TOC Fat chance for Privacy Your Turn

July 31, 2007

Paul Taylor recently gave us the case for so-called thin clients (*). Is this just another attack against fat, a growing health issue in the US? Although thin clients are machines, not human beings, the parallels are uncanny. Being thin essentially makes accidents and viral infections less likely.

If one takes the long view, this is another illustration of history unfolding as a helix. While networks has made great strides in the past 35 years, thin clients are nothing but terminals in disguise and old IBM hands must be rejoicing to see the dawn of a new golden age for data centers.

I invite my readers to dig a bit deeper. While in theory one can conceive of ways to enforce user rights to data privacy with thin clients, fat clients offer the only practical solution. If all personal information reside in those data centers, their administrators face an overwhelming temptation to mine it for profit and not for profit. I find it cold comfort that, unlike in Orwell's dystopia, we actually face a multiplicity of Big Brothers.

Paul Taylor is right to emphasize that thin clients are easier to use. Like privacy, democracy is messier and more demanding of each individual. Shall we pine then for absolute monarchy?

Big Brotherly Love of course is not without its own difficulties. For example many of the more successful data centers are but recommendation mechanisms, held forever responsible of cleaning up after their users. Google's fight with Viacom on YouTube postings, is well known(**). Now Brad Stone tells us about the difficulties Facebook faces to purge itself of sexual predators (***).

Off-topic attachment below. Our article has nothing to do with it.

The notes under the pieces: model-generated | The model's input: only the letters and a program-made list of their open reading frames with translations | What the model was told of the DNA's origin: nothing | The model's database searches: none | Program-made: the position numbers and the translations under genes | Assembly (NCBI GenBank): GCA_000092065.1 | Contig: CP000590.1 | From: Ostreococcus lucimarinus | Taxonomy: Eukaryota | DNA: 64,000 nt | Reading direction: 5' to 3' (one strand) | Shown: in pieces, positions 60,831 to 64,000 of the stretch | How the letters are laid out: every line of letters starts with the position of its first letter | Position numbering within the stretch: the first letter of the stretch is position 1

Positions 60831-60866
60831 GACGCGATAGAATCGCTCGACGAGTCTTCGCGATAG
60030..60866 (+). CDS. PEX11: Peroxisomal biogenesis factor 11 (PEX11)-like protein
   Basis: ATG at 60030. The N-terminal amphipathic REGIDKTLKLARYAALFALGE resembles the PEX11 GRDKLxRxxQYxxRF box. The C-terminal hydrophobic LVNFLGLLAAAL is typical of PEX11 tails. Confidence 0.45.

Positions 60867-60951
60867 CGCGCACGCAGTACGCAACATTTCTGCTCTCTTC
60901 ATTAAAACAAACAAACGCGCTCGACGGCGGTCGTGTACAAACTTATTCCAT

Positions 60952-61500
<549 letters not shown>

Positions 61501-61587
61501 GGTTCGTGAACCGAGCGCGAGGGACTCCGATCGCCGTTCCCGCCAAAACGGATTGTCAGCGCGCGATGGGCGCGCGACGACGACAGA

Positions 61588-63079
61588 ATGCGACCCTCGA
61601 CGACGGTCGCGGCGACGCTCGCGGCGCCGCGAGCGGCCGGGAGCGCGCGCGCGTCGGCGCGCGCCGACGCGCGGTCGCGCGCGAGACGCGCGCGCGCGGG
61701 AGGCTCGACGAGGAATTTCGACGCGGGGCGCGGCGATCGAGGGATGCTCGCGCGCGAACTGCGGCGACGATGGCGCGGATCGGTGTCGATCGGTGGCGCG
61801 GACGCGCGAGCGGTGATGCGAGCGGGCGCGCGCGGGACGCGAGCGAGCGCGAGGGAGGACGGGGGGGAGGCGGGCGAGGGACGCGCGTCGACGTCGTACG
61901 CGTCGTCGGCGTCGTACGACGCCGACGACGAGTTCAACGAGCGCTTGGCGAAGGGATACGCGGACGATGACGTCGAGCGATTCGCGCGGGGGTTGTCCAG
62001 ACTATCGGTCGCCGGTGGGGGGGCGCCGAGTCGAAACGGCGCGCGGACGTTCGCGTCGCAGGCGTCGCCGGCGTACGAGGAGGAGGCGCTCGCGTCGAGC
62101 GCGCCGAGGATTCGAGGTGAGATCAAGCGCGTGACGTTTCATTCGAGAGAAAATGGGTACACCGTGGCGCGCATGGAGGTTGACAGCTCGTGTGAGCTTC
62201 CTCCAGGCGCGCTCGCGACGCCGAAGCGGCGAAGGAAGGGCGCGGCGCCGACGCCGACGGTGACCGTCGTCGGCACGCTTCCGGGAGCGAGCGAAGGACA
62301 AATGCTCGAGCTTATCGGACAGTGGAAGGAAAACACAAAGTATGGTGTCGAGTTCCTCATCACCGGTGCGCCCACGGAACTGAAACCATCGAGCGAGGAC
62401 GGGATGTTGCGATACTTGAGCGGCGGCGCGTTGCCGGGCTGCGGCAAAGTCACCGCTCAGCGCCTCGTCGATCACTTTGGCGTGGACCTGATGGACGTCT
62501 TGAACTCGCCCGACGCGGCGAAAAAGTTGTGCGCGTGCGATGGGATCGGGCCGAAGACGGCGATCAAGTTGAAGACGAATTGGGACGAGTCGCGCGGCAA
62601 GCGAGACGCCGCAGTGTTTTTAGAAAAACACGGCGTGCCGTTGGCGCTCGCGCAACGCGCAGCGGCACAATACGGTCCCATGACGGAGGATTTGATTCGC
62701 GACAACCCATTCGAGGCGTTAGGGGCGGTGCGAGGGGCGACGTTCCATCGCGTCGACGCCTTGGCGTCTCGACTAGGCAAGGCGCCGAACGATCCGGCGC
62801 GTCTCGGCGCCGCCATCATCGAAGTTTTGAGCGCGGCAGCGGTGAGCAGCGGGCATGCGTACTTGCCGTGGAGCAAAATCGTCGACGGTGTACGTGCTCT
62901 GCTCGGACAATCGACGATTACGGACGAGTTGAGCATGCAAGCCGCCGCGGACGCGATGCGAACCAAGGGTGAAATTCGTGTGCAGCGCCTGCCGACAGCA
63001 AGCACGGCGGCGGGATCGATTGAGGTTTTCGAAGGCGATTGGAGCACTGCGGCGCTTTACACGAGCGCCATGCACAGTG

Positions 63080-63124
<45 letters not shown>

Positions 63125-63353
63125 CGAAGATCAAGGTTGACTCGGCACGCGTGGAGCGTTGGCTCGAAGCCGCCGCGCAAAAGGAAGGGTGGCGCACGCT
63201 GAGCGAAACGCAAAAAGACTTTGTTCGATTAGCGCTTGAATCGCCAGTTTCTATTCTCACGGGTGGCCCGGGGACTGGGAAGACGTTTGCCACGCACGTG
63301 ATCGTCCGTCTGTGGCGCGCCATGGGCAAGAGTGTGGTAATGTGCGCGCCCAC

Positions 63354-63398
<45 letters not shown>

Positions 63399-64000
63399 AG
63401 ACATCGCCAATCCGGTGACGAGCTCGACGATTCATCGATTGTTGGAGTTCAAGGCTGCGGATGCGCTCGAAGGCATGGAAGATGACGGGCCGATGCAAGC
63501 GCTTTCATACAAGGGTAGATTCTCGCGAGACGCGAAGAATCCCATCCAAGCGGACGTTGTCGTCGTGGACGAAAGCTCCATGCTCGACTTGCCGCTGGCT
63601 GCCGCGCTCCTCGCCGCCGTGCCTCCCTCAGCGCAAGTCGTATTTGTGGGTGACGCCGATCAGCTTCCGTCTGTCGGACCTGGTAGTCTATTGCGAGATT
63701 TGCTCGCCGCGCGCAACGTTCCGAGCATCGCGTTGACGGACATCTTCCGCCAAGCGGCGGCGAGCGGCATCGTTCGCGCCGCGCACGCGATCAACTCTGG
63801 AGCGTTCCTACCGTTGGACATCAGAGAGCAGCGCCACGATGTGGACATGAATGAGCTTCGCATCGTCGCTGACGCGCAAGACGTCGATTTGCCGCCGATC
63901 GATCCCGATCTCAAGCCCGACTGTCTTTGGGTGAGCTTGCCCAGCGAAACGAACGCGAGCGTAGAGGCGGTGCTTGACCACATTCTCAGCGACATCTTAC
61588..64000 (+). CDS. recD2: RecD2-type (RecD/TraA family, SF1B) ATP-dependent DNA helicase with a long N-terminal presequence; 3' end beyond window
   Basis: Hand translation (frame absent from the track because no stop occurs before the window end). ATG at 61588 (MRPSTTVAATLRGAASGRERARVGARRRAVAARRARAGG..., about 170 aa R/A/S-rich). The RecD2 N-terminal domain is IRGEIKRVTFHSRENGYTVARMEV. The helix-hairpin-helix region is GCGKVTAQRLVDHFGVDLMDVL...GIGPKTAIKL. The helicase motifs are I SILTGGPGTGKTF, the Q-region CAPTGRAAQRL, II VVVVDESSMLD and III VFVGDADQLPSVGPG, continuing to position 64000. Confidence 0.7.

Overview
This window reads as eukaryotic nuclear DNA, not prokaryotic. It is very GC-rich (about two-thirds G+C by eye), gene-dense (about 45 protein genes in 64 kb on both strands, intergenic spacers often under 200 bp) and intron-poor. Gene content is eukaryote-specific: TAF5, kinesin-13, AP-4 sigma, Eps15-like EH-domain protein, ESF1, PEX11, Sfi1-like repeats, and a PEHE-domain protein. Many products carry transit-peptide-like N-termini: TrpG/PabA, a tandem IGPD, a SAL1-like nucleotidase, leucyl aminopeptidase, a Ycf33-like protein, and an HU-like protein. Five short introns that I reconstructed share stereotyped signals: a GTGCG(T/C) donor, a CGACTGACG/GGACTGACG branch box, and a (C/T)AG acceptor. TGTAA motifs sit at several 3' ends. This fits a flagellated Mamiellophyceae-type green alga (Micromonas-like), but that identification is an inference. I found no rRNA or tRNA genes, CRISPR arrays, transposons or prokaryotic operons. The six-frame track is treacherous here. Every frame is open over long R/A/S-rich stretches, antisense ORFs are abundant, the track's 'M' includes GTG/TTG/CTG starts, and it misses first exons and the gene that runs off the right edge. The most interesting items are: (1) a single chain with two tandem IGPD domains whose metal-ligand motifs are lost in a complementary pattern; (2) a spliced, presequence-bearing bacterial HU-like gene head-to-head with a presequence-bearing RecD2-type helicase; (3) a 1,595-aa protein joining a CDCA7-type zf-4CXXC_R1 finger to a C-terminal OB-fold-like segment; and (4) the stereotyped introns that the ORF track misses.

In a world devoid of real individual rights to eprivacy, even the companies which act as blind conduits are taken to task, as Adam Jones reports in a review of Denis Olivennes' book (****). No wonder.

  • since they have little rights, users behave irresponsibly
  • In need of targets to hold responsible for piracy, content providers and distributors would love to make Internet service providers pay
Yet is the Postal Service liable for all the fraudulent mail it carries? Rather the law puts a heavier penalty of criminals who use mail. Could it be because postal mail privacy is a reality?

I have a dream where Google does not read the emails it carries, where large retailers, whether Amazon or the FNAC, the French competitor headed by Denis Olivennes, do not mine their account holders' profiles to increase marketing pressure, where all thin clients die of terminal anorexia.

Philippe Coueignoux

  • (*) ........ The beauty of being thin, by Paul Taylor (Financial Times) - July 26, 2007
  • (**) ...... For YouTube, a System to Halt Copyright-Infringing Videos, Associated Press (New-York Times) - July 28, 2007
  • (***) .... New Scrutiny for Facebook Over Predators on Its Web Site, by Brad Stone (New-York Times) - July 30, 2007
  • (****) .. A cri de coeur against media piracy, by Adam Jones (Financial Times) - July 30, 2007
July 2007
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